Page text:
In W-3, the psychiatric ward of a sprawling university hospital in an American city that is quite possibly Chicago, everyone looks the same, which is to say: peculiar. So many varieties of strangeness! Frankie, famed for having ripped out a lavatory bowl with her bare hands, wears a shiny black wig that sits “crooked like a roosting wing” over her eyes. Zelma, who arrived with seven pieces of matching luggage, two wigs plus stands (hair, as you will have gathered, is something of an obsession on the ward) and a collection of hardback pharmacopeias, appears at dinner in full evening dress, complete with silk opera gloves. Trudy, meanwhile, is meant to be in isolation but keeps reappearing “like a cuckoo”, perambulating the corridors “lashed to her intravenous stand – bandages, pyjama strings loosened and streaming – looking like a sort of injured parade float”.
As characters go, these three should be indelible, their sartorial and other eccentricities pinning themselves to the mind like Polaroids on a wall. Something about them, though, fails to stick. They are, in a way that’s difficult to describe precisely, interchangeable: a collection of roaming afflictions whose roots may be less particular than those charged with healing them realise. “Histories like mine, of long, debilitating illness, vague recurrent symptoms, hospitalisations, were common enough on W-3,” notes the narrator of the book in which they appear. “These things go together.”
Talking cures are encouraged on the ward, but for her, the limited power of such therapy lies not with discovery – with cause and effect – but with a kind of extinguishing tedium. “It is not strictly accurate to say that these interviews were of no use to us,” she writes of the conversations patients are invited to have with terrified medical students under the supervision of the ward’s psychiatrists. “Because you would have to tell your story yet once more, all over again. And each retelling, each repetition, hastened the time when you would get tired of it, bored with it, done with it – let go of it, drop it forever – could float away and be free.”
In the early 70s, it was not beholden on a writer to tip-toe around the subject of mental illness
W-3, Bette Howland’s memoir of her stay in a psychiatric hospital following an overdose, was first published in 1974, and comes to us now following the reissue, last year, of her 1978 collection of stories, Blue in Chicago. Both, as you may already know, are back in print thanks to the determination of Brigid Hughes, the editor of the literary magazine A Public Space. In 2015, Hughes found a copy of W-3 in a secondhand bookshop in New York and, having recognised Howland, by now living in a home and suffering from Alzheimer’s disease, as a forgotten talent, resolved to give her a second life (Howland died just two years later). Blue in Chicago, in which the city, cruel and slum-scarred, is effectively put on trial in a series of autobiographical sketches, was widely praised both here and in the US, and rightly so, though I think it’s also fair to say that its author’s backstory may have played some part in people’s intense admiration for her lapidary prose and feeling for human battlegrounds. A working-class, Jewish, single parent, Howland was a lover and protege of Saul Bellow, who confessed himself moved by the “tough-minded” W-3. But having published it, Blue in Chicago and one further book of short fiction, and having received a MacArthur “genius” fellowship for her trouble, she disappeared into obscurity, seemingly unable to write. People tend, for obvious reasons, to overpraise “lost” writers. Dusting down the old involves a form of passionate justification that unveiling the new does not.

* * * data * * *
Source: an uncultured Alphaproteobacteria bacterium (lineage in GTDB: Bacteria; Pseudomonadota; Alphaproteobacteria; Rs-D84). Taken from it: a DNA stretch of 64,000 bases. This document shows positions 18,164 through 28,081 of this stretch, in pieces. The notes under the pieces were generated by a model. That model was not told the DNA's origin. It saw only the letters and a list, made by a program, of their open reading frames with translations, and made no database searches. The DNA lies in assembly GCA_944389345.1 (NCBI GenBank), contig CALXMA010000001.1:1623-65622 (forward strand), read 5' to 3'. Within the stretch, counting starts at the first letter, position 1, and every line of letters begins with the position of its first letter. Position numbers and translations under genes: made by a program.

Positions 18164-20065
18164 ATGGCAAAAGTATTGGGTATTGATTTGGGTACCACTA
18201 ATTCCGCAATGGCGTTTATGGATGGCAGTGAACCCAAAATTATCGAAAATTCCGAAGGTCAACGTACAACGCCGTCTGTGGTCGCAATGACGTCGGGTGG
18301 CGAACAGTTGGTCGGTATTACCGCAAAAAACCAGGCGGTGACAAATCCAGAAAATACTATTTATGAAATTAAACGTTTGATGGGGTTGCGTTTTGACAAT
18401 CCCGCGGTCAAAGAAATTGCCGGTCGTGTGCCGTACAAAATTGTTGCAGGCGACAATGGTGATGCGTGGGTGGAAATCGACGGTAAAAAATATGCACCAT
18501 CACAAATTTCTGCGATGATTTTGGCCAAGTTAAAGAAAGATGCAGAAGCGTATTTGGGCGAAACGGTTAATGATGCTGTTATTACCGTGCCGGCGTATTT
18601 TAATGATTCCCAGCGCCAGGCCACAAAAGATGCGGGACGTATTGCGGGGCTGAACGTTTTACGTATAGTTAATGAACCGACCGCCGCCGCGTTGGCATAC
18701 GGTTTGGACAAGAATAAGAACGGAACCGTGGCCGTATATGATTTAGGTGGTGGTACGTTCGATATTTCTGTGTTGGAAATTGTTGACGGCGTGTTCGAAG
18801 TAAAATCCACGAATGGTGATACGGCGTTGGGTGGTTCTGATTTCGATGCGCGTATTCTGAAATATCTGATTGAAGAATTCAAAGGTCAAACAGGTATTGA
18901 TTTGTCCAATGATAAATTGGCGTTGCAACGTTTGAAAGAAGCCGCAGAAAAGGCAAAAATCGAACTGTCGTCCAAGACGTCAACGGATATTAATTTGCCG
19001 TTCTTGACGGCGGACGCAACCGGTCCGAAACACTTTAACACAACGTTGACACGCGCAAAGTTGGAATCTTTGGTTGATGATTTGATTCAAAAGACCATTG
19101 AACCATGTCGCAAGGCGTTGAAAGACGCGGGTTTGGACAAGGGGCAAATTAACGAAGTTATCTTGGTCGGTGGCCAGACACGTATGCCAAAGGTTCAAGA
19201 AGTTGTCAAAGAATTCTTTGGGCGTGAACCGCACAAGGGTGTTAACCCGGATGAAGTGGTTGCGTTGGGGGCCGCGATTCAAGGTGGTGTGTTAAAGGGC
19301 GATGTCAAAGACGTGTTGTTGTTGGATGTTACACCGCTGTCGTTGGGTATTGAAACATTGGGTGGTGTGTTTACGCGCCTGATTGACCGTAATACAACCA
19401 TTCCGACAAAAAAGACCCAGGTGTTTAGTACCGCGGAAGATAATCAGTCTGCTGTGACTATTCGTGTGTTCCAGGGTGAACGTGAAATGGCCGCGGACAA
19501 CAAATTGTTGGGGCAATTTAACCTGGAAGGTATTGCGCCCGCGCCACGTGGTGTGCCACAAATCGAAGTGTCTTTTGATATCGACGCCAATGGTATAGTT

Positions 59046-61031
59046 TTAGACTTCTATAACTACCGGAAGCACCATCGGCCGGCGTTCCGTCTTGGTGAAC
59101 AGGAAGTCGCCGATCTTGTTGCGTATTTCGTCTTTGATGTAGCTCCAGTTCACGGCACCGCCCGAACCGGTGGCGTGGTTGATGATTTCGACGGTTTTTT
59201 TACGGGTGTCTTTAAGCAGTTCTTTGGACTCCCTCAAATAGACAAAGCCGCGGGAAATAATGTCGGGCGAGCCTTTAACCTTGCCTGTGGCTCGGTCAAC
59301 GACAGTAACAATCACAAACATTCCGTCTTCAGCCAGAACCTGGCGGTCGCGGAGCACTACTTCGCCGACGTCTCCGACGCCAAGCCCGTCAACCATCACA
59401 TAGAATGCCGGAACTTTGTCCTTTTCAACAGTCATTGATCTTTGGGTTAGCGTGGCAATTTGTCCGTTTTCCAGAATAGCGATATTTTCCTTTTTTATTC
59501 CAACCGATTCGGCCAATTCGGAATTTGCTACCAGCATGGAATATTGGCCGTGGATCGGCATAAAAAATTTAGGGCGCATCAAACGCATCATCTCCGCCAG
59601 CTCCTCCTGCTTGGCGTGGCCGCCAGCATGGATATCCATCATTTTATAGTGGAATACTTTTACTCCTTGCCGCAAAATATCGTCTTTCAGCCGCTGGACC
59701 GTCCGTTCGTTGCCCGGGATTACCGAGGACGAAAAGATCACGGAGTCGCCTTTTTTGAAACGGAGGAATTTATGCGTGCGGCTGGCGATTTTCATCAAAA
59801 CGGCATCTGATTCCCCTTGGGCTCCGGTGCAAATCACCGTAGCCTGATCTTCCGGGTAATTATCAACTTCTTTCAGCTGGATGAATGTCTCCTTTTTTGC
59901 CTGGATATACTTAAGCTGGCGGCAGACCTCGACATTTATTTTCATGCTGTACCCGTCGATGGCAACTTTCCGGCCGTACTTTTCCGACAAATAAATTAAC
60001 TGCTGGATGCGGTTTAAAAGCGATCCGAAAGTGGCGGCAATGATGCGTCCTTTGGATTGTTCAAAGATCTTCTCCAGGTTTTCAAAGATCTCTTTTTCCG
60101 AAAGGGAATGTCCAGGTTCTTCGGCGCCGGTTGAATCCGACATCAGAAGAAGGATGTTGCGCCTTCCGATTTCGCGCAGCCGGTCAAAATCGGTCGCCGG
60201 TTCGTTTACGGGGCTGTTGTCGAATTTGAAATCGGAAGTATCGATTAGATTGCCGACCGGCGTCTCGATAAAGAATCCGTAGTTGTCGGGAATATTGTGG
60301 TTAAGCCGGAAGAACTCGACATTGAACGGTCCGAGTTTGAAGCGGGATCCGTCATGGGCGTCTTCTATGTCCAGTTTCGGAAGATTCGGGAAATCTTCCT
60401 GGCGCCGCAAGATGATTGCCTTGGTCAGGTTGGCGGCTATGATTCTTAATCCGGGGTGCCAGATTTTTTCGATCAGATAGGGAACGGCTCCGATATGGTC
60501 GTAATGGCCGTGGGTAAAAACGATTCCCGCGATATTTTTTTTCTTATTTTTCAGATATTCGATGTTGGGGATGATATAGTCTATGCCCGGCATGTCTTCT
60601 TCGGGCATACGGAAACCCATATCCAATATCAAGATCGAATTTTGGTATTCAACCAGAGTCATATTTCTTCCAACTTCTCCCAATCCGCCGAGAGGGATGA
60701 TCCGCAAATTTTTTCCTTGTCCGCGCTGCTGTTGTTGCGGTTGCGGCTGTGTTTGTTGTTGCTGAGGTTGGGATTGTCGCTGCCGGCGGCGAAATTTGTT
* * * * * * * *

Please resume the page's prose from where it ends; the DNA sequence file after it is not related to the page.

W-3 is a debut and, as debuts go, it’s very fine, at moments dazzlingly and daringly written. In the early 70s, it was not beholden on a writer to tip-toe around the subject of mental illness, to worry about terminology or stereotyping; it is a ruthlessly straightforward, almost impudent book and all the better and wiser for it. Its author captures quite brilliantly the comical competitiveness of her fellow patients – who’s the maddest here? they ask, each one hoping to claim victory, their insistent ambition reaching its zenith when the prospect of sanity starts to feel, for some of them, like a kind of failure – and she is excellent, too, at delineating what we might call the secret life of the institution. The patients exist for the hospital’s sake, rather than the other way around. It is “as mysterious as a submarine”, unseen forces always at work, irrespective of what the doctors do or fail to do.
But Howland’s technique in this memoir is to stare at others, not herself; her breakdown and its causes (men, money, something horrible that happened when she was a child) are touched on only intermittently and always at an angle. In the main, she is painfully absent from the text, an omnipotent narrator who also seems to be standing with one leg on either side of a gaping void. W-3 is more or less shapeless, its tone unvarying, the camera permanently fixed at the same distance from the action, its end oddly peremptory. While this may be an important part of the book’s design – its relentlessness mirrors both her illness and the unpunctuated days of hospital life – it’s also utterly exhausting. W-3 is not a locked ward, but the reader, held prisoner too long, leaves it with an overwhelming sense of relief.
• W-3: A Memoir by Bette Howland is published by Picador (£14.99). To support the Guardian order your copy at guardianbookshop.com. Delivery charges may apply